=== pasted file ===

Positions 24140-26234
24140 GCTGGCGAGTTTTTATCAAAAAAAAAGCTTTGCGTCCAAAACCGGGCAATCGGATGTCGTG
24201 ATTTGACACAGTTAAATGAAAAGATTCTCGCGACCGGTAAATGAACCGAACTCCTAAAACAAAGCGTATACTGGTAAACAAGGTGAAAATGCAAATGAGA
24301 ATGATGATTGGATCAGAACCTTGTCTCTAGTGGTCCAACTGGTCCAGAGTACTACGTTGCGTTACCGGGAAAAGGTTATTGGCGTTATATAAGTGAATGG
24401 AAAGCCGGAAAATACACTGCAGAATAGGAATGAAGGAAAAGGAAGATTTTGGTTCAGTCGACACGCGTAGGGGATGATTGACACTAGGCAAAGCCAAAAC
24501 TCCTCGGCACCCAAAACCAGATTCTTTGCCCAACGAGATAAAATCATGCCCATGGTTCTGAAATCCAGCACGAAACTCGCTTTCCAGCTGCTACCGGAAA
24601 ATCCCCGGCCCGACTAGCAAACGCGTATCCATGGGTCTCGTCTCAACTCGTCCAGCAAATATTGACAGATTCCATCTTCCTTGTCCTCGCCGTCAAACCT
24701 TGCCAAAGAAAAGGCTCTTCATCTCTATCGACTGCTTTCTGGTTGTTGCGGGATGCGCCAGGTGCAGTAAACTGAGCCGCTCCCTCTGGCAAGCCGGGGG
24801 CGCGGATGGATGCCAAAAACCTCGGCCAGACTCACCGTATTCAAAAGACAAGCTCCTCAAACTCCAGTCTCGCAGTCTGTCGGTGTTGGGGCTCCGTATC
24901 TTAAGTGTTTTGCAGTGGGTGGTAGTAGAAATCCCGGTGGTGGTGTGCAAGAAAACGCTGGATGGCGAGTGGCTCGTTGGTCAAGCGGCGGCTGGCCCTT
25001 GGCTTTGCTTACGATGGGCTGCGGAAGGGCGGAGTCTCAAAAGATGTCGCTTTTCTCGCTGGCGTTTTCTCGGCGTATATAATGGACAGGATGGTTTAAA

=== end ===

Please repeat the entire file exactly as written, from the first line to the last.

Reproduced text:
Positions 24140-26234
24140 GCTGGCGAGTTTTTATCAAAAAAAAAGCTTTGCGTCCAAAACCGGGCAATCGGATGTCGTG
24201 ATTTGACACAGTTAAATGAAAAGATTCTCGCGACCGGTAAATGAACCGAACTCCTAAAACAAAGCGTATACTGGTAAACAAGGTGAAAATGCAAATGAGA
24301 ATGATGATTGGATCAGAACCTTGTCTCTAGTGGTCCAACTGGTCCAGAGTACTACGTTGCGTTACCGGGAAAAGGTTATTGGCGTTATATAAGTGAATGG
24401 AAAGCCGGAAAATACACTGCAGAATAGGAATGAAGGAAAAGGAAGATTTTGGTTCAGTCGACACGCGTAGGGGATGATTGACACTAGGCAAAGCCAAAAC
24501 TCCTCGGCACCCAAAACCAGATTCTTTGCCCAACGAGATAAAATCATGCCCATGGTTCTGAAATCCAGCACGAAACTCGCTTTCCAGCTGCTACCGGAAA
24601 ATCCCCGGCCCGACTAGCAAACGCGTATCCATGGGTCTCGTCTCAACTCGTCCAGCAAATATTGACAGATTCCATCTTCCTTGTCCTCGCCGTCAAACCT
24701 TGCCAAAGAAAAGGCTCTTCATCTCTATCGACTGCTTTCTGGTTGTTGCGGGATGCGCCAGGTGCAGTAAACTGAGCCGCTCCCTCTGGCAAGCCGGGGG
24801 CGCGGATGGATGCCAAAAACCTCGGCCAGACTCACCGTATTCAAAAGACAAGCTCCTCAAACTCCAGTCTCGCAGTCTGTCGGTGTTGGGGCTCCGTATC
24901 TTAAGTGTTTTGCAGTGGGTGGTAGTAGAAATCCCGGTGGTGGTGTGCAAGAAAACGCTGGATGGCGAGTGGCTCGTTGGTCAAGCGGCGGCTGGCCCTT
25001 GGCTTTGCTTACGATGGGCTGCGGAAGGGCGGAGTCTCAAAAGATGTCGCTTTTCTCGCTGGCGTTTTCTCGGCGTATATAATGGACAGGATGGTTTAAA